New Zealand already had a free trade agreement with the world's second largest economy, China, which was not part of TPP.

Dairy deal

While the dairy deal was less than hoped for, Mr Groser believed that within a few years, once the deal had settled in, there might be a political climate to accelerate some tariff elimination.

But there were some gains. In the US, for example, tariffs would go within 10 years on infant formula and on some cheese.

Where New Zealand couldn't get elimination of tariffs, it had got quota expansion deals, although some were very modest.

On beef exports, Japan agreed to a reduction from a 38% tariff to 9%. That applied to all countries although Australia's beef farmers, through a separate FTA with Japan, had a head start.

"Outside dairy, there is only one exception and only for one market and one tariff line where we cannot say that in the long run, no matter how long it takes, we have complete free trade for everything New Zealand exports, which is quite a big statement to be able to make," Mr Groser said.

He will be heading back to New Zealand today to begin the hard-sell on the deal, which has to be turned into text and released within 30 days.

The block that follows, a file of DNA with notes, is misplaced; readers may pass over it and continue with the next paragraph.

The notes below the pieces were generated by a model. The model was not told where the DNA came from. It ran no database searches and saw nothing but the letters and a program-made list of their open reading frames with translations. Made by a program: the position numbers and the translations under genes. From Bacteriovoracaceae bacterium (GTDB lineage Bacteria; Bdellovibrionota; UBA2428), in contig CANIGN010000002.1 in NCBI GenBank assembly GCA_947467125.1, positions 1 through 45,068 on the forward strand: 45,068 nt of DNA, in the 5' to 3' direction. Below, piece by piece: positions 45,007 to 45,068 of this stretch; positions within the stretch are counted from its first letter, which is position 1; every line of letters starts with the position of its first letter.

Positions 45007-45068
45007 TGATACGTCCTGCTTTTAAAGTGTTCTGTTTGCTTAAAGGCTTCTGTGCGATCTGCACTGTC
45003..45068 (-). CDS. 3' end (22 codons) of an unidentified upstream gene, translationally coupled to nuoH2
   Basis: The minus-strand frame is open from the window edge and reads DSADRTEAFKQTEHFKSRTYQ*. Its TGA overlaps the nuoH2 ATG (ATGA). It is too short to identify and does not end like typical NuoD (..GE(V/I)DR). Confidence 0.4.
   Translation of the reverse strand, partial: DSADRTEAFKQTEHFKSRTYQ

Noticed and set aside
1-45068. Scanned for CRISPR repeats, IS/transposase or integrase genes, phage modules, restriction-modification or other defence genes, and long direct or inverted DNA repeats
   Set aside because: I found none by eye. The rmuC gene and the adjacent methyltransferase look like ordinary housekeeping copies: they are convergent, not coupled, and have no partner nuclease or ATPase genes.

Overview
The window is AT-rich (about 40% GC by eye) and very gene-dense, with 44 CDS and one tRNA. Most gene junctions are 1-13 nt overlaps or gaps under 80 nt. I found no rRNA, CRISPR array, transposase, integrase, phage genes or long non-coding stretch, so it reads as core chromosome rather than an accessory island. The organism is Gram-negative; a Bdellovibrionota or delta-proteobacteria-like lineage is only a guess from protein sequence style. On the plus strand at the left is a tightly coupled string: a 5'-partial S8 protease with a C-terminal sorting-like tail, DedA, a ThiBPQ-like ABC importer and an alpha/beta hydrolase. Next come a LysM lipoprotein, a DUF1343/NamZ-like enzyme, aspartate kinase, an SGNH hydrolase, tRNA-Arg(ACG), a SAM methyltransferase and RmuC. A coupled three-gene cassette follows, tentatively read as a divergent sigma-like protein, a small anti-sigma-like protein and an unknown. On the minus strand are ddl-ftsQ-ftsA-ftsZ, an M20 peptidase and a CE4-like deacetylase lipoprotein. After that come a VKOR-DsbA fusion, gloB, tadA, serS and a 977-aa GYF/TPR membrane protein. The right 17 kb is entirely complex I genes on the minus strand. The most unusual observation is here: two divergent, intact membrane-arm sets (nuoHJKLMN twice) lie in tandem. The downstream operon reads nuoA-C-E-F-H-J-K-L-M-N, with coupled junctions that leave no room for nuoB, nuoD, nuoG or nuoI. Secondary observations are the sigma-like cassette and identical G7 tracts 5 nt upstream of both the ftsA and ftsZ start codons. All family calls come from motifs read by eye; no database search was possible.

It is understood the Government has a public relations programme ready to go, however, outlining in detail how it believes New Zealand will be better off in the deal, not outside it. It does not intend to leave a vacuum for the next month for opponents to fill.

Industry disappointed

The Dairy Companies Association of New Zealand (DCANZ) said it was disappointed the TPP agreement had not delivered more for dairy.

"It was always going to be very hard given the starting point for dairy as one of the most protected sectors globally," DCANZ chairman Malcolm Bailey said.

"While further market opening is needed to help address price volatility in the global dairy market, the deal does contain some useful improvements."

He said DCANZ would undertake a complete assessment as fuller details of the TPP deal for dairy became available.